most convincing evidence that our present
condition is chiefly to be attributed to over-
action mall tho departments of business; an
over-action deriving, perhaps, its first im
pulses from antecedent causes, but stimula
ted to its destructhe consequences by ex
cessive issues of bank paper, and by other
facilities for the acquisition and enlarge
ment ot credit. At the commencement of
the year 18J4, the banking capital of the
United States, including that of the national
hank then existing, amounted to about two
hundred million of dollars; the bank notes
then in circulation to about ninety-five mill
ions; and the loans and discounts of thi
banks to three hundred and twenty-four mill
ions, lietween that time and the first of
January, 183(1, being the latest period to
which accurate accounts have been received
our banking capital was increased to inoro
than two hundred and fifty-one millions:
our paper circulation to more than one hun
dred and lorty millions, and the lnnn un,l
discounts to more than four 1
fifiy-scvon millions. To this vast increase
arc to be added the many millions of credit,
acquired by means of foreign loans, con
tracted by the States and Slate iiintiiiitinns.
and, above all, by the lavish accommoda-
i" . lit. . .
uons cxienueu ny toreign dealers to
The consequences of this rcdumlancv nf
credit, and of spirit of reckless speculation
engendered by it, were a foreign debt con
tracted by our citizens, estimated in March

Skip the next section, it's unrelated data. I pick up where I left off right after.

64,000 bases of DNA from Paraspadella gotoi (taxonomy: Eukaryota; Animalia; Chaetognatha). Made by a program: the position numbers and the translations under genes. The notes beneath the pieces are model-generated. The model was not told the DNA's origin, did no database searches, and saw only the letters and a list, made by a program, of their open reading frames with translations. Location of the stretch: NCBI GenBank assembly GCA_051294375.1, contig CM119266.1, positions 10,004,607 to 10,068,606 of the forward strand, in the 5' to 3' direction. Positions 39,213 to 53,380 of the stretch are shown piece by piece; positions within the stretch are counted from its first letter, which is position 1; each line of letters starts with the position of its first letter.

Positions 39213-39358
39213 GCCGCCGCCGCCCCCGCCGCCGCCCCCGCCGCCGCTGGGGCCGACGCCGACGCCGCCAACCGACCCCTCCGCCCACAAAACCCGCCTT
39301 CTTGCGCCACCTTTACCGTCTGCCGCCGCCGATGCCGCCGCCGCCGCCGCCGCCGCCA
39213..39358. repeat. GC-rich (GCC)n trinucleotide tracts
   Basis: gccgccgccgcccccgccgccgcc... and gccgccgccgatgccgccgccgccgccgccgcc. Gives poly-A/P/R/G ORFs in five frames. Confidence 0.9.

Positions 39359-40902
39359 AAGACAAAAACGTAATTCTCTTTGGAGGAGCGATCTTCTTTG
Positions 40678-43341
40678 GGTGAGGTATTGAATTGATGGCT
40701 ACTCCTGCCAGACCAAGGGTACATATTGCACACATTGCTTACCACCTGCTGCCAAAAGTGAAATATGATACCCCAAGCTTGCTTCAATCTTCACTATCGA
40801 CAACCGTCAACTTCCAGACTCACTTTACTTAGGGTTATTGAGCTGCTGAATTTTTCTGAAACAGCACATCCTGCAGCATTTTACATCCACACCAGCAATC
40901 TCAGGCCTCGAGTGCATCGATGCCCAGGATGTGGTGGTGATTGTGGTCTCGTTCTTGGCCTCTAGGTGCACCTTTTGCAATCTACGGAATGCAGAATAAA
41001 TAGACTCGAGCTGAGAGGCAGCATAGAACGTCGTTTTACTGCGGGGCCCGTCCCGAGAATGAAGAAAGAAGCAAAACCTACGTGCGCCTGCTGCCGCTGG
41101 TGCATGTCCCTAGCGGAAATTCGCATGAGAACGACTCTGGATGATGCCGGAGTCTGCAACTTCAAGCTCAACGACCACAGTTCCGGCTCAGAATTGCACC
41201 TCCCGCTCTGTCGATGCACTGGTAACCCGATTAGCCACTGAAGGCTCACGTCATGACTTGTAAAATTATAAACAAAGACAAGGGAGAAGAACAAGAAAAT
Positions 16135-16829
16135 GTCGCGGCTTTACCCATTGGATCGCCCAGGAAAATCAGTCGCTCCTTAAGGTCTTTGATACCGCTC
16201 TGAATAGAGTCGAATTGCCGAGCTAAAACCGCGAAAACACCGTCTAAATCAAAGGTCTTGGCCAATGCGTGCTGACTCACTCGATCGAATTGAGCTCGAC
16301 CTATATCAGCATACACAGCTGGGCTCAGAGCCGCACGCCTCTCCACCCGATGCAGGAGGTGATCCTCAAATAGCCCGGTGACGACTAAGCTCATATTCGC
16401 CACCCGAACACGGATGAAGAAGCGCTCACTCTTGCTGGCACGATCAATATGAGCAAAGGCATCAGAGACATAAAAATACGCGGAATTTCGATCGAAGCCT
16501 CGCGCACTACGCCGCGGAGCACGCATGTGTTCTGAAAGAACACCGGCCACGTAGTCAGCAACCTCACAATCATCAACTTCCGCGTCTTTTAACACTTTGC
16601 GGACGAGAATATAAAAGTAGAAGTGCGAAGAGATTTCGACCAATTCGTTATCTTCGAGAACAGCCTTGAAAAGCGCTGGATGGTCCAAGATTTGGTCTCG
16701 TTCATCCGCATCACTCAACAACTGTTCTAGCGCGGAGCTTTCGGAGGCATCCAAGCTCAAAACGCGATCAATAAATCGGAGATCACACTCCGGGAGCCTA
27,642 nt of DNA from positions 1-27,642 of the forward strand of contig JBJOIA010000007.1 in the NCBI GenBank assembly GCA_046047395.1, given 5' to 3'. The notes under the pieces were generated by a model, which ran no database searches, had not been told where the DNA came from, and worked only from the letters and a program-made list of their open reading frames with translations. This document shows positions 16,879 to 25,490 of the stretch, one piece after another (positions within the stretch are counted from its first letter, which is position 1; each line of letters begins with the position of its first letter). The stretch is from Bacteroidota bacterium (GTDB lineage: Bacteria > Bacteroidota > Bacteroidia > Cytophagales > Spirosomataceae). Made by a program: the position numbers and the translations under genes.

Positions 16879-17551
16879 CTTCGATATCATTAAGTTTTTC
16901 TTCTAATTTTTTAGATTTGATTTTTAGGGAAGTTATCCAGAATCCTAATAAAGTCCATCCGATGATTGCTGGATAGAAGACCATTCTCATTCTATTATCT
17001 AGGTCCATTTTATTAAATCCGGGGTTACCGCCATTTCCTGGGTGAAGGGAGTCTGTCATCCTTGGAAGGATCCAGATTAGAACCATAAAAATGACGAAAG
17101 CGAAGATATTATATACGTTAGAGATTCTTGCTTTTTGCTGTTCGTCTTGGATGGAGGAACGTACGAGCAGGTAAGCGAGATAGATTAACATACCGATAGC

last at more than thirty millions of dollars;
the extension to traders in the interior of
our country ol credits for supplies greatly
ueyonu me wants ol the people; thr invest
ment ol tlurtvnino and a half mill inns nf
lollars in unproductive public lands, in tin
years 18.15 and 1836. whilst in th nrnnp
ding year the sales amounted to only four
uiu h nan minions; me creation o ( ehts. to
an almost countless amount, for real estate
n existing or anticipated cities and villages.
equally unproductive, and at prices now
seen to have been greatly disproportionate
to the real value; the expenditure of immense
sums m improvements which, m nmnv
ascs, have been found to be ruinously im-
rovident; the diversion to other pursuits of
1 . ... .
mucii oi mo iaor thai should have been ap-
Iied to agriculture, thereby contributing in
le expenditure of largo sums in tho imnor-
lauou oi grain irom Europe an expenditure
mien, amounting in 1831 to about two
undred and fifty thousand dollars, was.
n the first two quarters of the present year,
ncrcaseu to more than two millions of do
ars; and finally, without enumerating olher
njurious results, the rapid growth amninr
ill classes, and especially in our groat com
mercial towns, ol luxurious habits, fiumil-
ed too often on merely fancied wealth, anil
elrimenial alike to tin; industry, ihe resour
ces, and the morals of our people.
It was so impossible that such a state of
things could long continue, that tho nrosncet
f revulsion was nresent to tho minds nf
considorato men before it actually came
None, however, had correctly anticipated
its severity. A concurrence of circumstan
ce? inadequate of themselves to prodnccsuch
wiiic-sprcau cj calamitous embarrassments,
tended so greatly to aggravate them, that
they cannot bo overlooked in considering